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Manchester Apollo, 10 November 2009

Photos by Noel Buckley

Ian Gillan, photo by Noel Buckley

With no new product to promote, a "current" album that is four years old (but with the promise of a new album in 2010) were Purple going to rest on former laurels?  Judging by historical set-lists, the element of surprise can sometimes be lacking. 

Opening their European tour with a stinging "Highway Star", the band quickly got into their stride with Ian Gillan's vocals a consistent highpoint throughout as they whipped through 'Things I Never Said' and 'Wrong Man' (both tracks featured on the special tour edition of 'Rapture'). But as they eased into 'Strange Kind Of Woman' and 'Fireball' the old faithfuls only served to emphasise that the post-1993 albums have been patchy. Does anyone remember any tracks off 'Abandon' or 'Bananas"?

Steve Morse, Ian Gillan, photo by Noel Buckley

I am sure that in the fifteen or so years he's been with the band Steve Morse has endeared himself to the fans but for me he was never an obvious choice as Ritchie Blackmore's replacement.

Difficult shoes to fill, maybe, but here I think lies the essence of Purple's problem. Morse is a very competent but seemingly risk-averse player and, I think, Purple still need the edginess that Blackmore supplied in oodles.

A solo spot by Morse perfectly illustrated this frustration, a technically proficient tune that went nowhere although it segued into 'Sometimes I Feel Like Screaming' (from 1996's 'Purpendicular') where he redeemed himself with some typically robust playing. But Morse's playing never moved me emotionally or dazzled with unpredictability. Given that Purple generally end up playing 50 per cent of classic MkII material, it merely underlines Blackmore's absence.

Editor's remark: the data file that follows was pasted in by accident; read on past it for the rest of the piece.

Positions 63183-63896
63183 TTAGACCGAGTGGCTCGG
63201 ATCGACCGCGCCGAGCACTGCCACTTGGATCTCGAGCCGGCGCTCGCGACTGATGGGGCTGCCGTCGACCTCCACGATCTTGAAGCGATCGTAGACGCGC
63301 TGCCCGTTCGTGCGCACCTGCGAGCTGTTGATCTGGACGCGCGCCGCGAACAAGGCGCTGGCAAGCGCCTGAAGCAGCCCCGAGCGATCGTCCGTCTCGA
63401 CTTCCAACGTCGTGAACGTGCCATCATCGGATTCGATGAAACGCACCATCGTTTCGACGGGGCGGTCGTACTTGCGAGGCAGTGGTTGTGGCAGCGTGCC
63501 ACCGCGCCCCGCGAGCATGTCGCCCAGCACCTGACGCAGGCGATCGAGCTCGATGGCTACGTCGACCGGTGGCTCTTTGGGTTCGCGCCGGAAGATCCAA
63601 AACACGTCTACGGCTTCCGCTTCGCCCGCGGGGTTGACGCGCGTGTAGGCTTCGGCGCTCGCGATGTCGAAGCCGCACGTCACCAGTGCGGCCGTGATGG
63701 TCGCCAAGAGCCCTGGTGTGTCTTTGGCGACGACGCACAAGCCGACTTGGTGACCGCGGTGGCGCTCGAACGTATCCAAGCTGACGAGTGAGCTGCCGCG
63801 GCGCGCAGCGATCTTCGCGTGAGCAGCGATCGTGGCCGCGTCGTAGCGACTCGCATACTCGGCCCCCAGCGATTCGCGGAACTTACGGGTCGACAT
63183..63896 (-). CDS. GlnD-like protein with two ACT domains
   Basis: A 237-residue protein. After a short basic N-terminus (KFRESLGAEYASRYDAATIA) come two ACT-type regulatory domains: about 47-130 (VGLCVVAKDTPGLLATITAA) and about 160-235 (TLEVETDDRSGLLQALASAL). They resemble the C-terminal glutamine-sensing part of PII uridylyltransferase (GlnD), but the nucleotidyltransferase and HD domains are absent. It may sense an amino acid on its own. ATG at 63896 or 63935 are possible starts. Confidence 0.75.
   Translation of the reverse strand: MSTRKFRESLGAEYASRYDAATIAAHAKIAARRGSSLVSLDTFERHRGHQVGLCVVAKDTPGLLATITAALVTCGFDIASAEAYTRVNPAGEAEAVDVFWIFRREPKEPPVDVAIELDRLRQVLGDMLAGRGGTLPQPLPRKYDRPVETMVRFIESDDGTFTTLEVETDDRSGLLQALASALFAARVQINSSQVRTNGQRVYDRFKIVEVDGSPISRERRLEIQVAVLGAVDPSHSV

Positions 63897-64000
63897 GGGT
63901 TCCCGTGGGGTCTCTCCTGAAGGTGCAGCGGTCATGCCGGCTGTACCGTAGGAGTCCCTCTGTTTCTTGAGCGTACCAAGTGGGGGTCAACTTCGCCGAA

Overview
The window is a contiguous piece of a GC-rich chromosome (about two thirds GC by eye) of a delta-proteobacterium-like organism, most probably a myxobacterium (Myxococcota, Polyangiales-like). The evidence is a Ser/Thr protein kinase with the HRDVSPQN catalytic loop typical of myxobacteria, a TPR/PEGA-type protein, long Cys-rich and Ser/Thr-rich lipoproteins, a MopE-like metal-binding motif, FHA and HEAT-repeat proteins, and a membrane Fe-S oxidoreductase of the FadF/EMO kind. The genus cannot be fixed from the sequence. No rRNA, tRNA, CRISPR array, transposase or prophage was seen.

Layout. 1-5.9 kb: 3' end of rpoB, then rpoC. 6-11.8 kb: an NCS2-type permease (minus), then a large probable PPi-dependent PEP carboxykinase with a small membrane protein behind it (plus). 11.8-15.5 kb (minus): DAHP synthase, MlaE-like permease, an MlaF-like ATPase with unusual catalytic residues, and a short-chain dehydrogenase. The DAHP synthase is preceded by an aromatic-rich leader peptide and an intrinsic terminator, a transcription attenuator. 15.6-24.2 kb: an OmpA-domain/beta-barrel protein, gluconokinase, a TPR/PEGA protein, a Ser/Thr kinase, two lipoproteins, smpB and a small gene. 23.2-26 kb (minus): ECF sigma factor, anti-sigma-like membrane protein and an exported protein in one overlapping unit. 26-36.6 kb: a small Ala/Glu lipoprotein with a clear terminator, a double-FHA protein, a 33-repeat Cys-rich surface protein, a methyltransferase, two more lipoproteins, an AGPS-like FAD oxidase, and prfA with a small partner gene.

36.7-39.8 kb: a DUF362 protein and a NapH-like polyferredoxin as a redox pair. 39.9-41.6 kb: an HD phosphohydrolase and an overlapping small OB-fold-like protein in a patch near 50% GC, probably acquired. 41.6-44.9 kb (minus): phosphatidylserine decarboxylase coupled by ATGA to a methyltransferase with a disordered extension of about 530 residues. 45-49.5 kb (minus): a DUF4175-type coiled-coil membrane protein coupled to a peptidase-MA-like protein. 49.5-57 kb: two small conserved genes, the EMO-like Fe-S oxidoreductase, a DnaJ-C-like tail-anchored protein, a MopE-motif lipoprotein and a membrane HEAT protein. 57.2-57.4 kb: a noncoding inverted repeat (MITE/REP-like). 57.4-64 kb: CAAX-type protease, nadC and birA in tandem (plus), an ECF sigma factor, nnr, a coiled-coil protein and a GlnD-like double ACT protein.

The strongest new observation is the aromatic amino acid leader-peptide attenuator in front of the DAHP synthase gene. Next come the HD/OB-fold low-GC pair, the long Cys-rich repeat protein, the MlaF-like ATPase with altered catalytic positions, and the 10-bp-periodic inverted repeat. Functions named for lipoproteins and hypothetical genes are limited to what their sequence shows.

Don Airey, photo by Noel Buckley

Don Airey supplied excellent keyboard support throughout and a solo that fittingly (for the home crowd) referenced "Coronation Street", whilst Roger Glover surprised with a meaty bass solo during the encore that would have befitted a player half his age. Strangely, Ian Paice didn't get a drum solo.

Ian Paice, photo by Noel Buckley

The inclusion of 'Wasted Sunsets' (from 'Perfect Strangers') and 'No One Came' (from 'Fireball') no doubt pleased the hardcore. With more guitar histrionics in "Wring That Neck" and a dip into 1993's 'Battle Rages On' we were jettisoned headlong into a finale that scooped up "Space Truckin'' before a strange, countrified, Morse interlude morphed into "that riff" and again it was the old chestnut "Smoke On The Water" the inevitable set highlight.

Roger Glover, photo by Noel Buckley

An excellent first encore, "Hush" was followed by "Speed King" although I felt the rock n roll medley unnecessary given the band had eschewed the delights of "Child In Time". "Black Night" - enhanced by that Glover solo and some impressive "call and response" interplay from Airey and Morse - brought matters to a close.

A competent performance all round but perhaps a little too safe in the guitar department and lacking the focus (and freshness) of a new album.


Highway Star/ Things I Never Said / Wrong Man / Strange Kind Of Woman / Wasted Sunsets / Rapture Of The Deep / Fireball / Contact Lost (Steve Morse solo)/ Sometimes I Feel Like Screaming / The Well-Dressed Guitar / Wring That Neck / No One Came / Don Airey solo / The Battle Rages On / Space Truckin' / Smoke On The Water / Speed King (incl. Roger Glover solo and rock n roll medley) / Hush / Black Night

Review by David Randall

Photos by Noel Buckley

Deep Purple, photo by Noel Buckley

Review (London)

Ian Gillan interview (video)

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